- Emerald ash borer Agrilus planipennis – A native of Asia and eastern Russia it was unintentionally introduced in 2002 probably in ash wood used to stabilise crates during shipping. It has greatly reduced or even eliminated the ash timber industry in eastern United States, once estimated as being a $25 billion a year industry. There are now fears that the borer will attack fringe plants of the same ash family such as forsythia and lilac.
Our relative isolation combined with our very strict border biosecurity has meant that New Zealand has generally escaped devastating introductions in forestry, agriculture and horticulture. I compare our strict biosecurity controls to vaccinations against such devastating diseases as diphtheria, tetanus and polio. When almost no-one suffers from such devastating diseases for decades, the public can become apathetic and complacent about the need for vaccinations. We may be sometimes inconvenienced by our strict biosecurity checks but the United States forestry examples convincingly show what could happen if imports are not subject to close inspection.
On a recent visit to Chile I was horrified to find some radiata stands there unhealthy and defoliated.The cause was Phytophtheria pinifolia. We want to ensure that pathogen is never introduced into New Zealand. Every visitor to Chilean pine plantations should declare their footwear on arrival in New Zealand and have their clothes dry cleaned as soon as possible after arrival.
Monday, February 09, 2015
From Treegrower, November 2014:
On a recent cruise we visited several countries in the Middle East including India and Egypt. As a forester I was well aware of the absence of trees but very much aware of the large population. What on earth do all these people do? What future do they have? Sure, most of their homes and buildings are often constructed without the use of wood but there is a constant demand for fuel wood − more than half the global annual wood harvest is now used as fuel wood. Burning dried animal dung is probably not a sustainable practice because it ultimately deprives the soil of nutrients necessary for growth.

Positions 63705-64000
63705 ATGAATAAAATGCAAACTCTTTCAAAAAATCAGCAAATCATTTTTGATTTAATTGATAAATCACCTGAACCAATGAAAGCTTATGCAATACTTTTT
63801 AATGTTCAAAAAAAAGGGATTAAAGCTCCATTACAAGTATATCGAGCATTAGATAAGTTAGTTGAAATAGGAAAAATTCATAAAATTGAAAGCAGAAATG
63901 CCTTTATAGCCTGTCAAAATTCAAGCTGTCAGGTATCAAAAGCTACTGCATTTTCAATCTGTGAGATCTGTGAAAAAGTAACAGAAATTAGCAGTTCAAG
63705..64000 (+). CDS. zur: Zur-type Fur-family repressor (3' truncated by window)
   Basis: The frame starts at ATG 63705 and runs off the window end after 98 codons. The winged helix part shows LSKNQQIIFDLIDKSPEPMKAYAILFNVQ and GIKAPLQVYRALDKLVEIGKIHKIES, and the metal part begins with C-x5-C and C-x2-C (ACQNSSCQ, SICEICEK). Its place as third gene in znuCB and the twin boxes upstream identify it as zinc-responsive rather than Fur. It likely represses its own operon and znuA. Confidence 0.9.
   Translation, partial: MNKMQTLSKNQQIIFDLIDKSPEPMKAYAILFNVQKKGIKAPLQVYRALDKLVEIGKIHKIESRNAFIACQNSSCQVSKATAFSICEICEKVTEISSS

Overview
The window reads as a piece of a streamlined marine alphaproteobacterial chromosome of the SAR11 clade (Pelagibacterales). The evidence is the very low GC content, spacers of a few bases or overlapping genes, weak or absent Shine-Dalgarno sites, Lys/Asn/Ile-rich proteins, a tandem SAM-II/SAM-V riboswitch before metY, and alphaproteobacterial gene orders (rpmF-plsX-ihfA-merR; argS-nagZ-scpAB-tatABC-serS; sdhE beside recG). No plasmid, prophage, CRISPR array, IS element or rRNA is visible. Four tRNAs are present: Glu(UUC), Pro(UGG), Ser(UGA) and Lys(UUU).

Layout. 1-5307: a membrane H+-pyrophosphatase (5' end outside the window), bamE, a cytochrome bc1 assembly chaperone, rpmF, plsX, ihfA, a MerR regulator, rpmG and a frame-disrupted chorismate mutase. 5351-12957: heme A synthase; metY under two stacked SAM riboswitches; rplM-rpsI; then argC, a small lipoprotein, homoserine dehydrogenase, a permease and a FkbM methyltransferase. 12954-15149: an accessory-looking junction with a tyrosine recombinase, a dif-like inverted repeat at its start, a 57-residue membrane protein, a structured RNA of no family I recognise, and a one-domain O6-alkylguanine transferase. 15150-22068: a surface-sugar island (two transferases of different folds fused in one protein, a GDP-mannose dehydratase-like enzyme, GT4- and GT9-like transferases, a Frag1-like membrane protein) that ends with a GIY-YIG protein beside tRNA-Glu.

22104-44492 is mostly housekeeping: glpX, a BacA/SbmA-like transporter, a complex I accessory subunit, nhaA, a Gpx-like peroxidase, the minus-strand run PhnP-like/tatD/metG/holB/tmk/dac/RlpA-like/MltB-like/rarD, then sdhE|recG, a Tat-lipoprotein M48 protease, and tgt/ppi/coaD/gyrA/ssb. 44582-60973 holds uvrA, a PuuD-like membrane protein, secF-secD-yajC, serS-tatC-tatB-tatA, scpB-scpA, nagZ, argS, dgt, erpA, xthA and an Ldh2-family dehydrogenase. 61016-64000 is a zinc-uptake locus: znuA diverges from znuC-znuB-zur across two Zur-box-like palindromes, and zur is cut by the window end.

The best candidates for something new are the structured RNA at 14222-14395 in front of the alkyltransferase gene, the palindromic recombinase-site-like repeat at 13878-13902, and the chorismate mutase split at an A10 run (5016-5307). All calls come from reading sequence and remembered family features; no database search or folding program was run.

In parts of India as well as in the Arabian peninsula and north Africa, the local population devote an inordinate amount of time to the collection of fuel wood. There is a common belief that the reason for the absence of trees which could supply fuel wood is because much of the land is desert and that there little or no rain. But rarely is the lack of rain the main reason that there are so few trees.
Rainfall may be low and inconsistent but only very rarely is rain totally absent. Some trees can survive and grow in low rainfall areas such as some eucalypts and acacias. What prevents trees from surviving is generally not the very low rainfall but the grazing pressure of goats and camels. Any tree that starts to grow is soon eaten by foraging animals – to get enough to survive the grazing animals must eat all the growing vegetation.
The result is a disturbing dilemma and an almost hopeless situation. Grazing animals provide the locals with a survival livelihood but that can be at the expense of trees which could provide future fuel wood. Research on possible tree species which might survive low and inconsistent rainfall is possibly pointless. Any trial area must not only be fenced off but also guarded 24 hours a day. Unless the area is under strict control and constant surveillance locals desperate for grazing are probably going to let their animals into the trial areas.
Unless the trial area is rigorously controlled how could they ever find an acceptable solution? Even if the trials were a success in finding what tree species should be planted and how they should be managed, a successful fuel wood plantation is far from guaranteed.
Disclaimer: Personal views expressed in this blog are those of the writers and do not necessarily represent those of the NZ Farm Forestry Association.